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Duke of Parma’s illegitimate son to become prince

The Duke of Parma’s objections to his illegitimate’s son request to change his last name to ‘de Bourbon de Parme’ have been denied by the Dutch Secretary of Security and Justice on 9 March. The name change will soon be announced by royal decree.

The Duke of Parma is the son of Princess Irene of the Netherlands and Carlos Hugo, Duke of Parma. Princess Irene lost her succession rights in the Netherlands when she married the Catholic Duke of Parma as she did not request permission from the government.

Her elder sister became Queen Beatrix of the Netherlands in 1980. Princess Irene and her husband had four children together, Carlos (the current Duke of Parma), Margarita, Jaime and Carolina. The marriage ended in divorce in 1981 and Princess Irene and her children relocated to the Netherlands. The Duke of Parma title is not recognized in the Netherlands and he is considered a pretender to the defunct throne of Parma.

In 1996 by royal order the four children of Princess Irene were included into the Dutch nobility and given the title Prince(ss) of Bourbon-Parma with Royal Highness as style of address. The title can be inherited in the male line.

Hugo Klynstra turned 18 earlier this year and took the opportunity to request a change in last name as is his right by Dutch law. Any biological child with a known and proven father can request the surname from the father.

This request can be made from the age of 18 until the age of 22. If such a request is not made the current surname is considered permanent. His paternity was established by a court ruling shortly after birth and in agreement between both parents his birth was registered without the name of the father.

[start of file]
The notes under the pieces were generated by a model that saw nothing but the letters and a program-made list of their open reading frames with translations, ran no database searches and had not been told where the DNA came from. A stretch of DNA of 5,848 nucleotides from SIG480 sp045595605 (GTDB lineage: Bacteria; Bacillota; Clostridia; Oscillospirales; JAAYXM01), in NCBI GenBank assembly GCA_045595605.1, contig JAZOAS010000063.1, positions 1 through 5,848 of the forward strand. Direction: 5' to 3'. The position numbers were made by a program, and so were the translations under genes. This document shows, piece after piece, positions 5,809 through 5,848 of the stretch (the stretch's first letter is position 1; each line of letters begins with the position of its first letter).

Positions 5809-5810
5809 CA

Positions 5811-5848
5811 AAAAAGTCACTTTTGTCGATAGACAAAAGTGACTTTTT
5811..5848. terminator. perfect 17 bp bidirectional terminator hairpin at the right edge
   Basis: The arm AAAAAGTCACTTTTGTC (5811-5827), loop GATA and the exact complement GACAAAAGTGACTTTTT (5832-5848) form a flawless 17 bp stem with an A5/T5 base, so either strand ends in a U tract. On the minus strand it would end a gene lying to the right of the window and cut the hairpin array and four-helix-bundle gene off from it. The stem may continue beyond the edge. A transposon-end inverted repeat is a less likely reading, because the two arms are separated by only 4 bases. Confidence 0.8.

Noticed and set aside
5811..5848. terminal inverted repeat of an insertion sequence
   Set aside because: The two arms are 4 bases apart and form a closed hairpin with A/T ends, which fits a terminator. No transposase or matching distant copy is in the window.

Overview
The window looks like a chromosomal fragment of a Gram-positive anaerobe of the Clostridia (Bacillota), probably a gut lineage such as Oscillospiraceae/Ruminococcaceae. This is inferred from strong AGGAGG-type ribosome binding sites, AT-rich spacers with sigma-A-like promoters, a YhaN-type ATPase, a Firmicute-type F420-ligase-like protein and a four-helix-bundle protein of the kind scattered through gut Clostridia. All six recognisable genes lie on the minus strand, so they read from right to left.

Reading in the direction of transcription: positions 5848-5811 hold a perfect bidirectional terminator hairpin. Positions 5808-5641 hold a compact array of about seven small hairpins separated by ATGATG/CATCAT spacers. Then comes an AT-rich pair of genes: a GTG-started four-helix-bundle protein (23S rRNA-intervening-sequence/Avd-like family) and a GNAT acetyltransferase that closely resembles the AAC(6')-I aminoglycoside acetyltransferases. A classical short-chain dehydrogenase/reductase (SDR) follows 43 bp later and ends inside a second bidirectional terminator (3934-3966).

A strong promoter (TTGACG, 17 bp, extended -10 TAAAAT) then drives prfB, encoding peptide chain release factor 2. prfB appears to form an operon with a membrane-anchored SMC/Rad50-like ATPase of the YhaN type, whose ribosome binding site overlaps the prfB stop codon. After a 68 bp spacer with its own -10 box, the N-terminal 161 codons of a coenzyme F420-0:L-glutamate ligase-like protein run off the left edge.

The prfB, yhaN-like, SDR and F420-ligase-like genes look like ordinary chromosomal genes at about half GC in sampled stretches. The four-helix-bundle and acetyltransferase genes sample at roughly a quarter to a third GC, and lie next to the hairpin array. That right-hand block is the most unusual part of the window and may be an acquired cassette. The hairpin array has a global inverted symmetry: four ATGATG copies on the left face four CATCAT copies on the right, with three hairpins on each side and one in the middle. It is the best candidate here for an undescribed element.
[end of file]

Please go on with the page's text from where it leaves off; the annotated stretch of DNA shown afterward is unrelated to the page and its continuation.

The Duke of Parma has claimed it was ‘an independent decision’ on the part of Brigitte Klynstra to become a mother. The Dutch Nobility law from 1994 offers illegitimate children of nobility a right to the title that goes along with the last name. He will now become His Royal Highness Prince Hugo Roderik Sybren  of Bourbon- Parma. Before 1994 Hugo could have only requested his father’s last name as marriage was still a requirement for the acquirement of a title by any children.

Hugo Klynstra will not become a pretender to the defunct throne of Parma after his father’s death. Succession to the Duchy of Parma does not fall under Dutch law and thus is not affected by any change in Hugo’s title. The Duke of Parma has not made any further comments. An appeal is still possible.

Photocredit: Prince Carlos, Duke of Parma by Unexpect via Flickr.com

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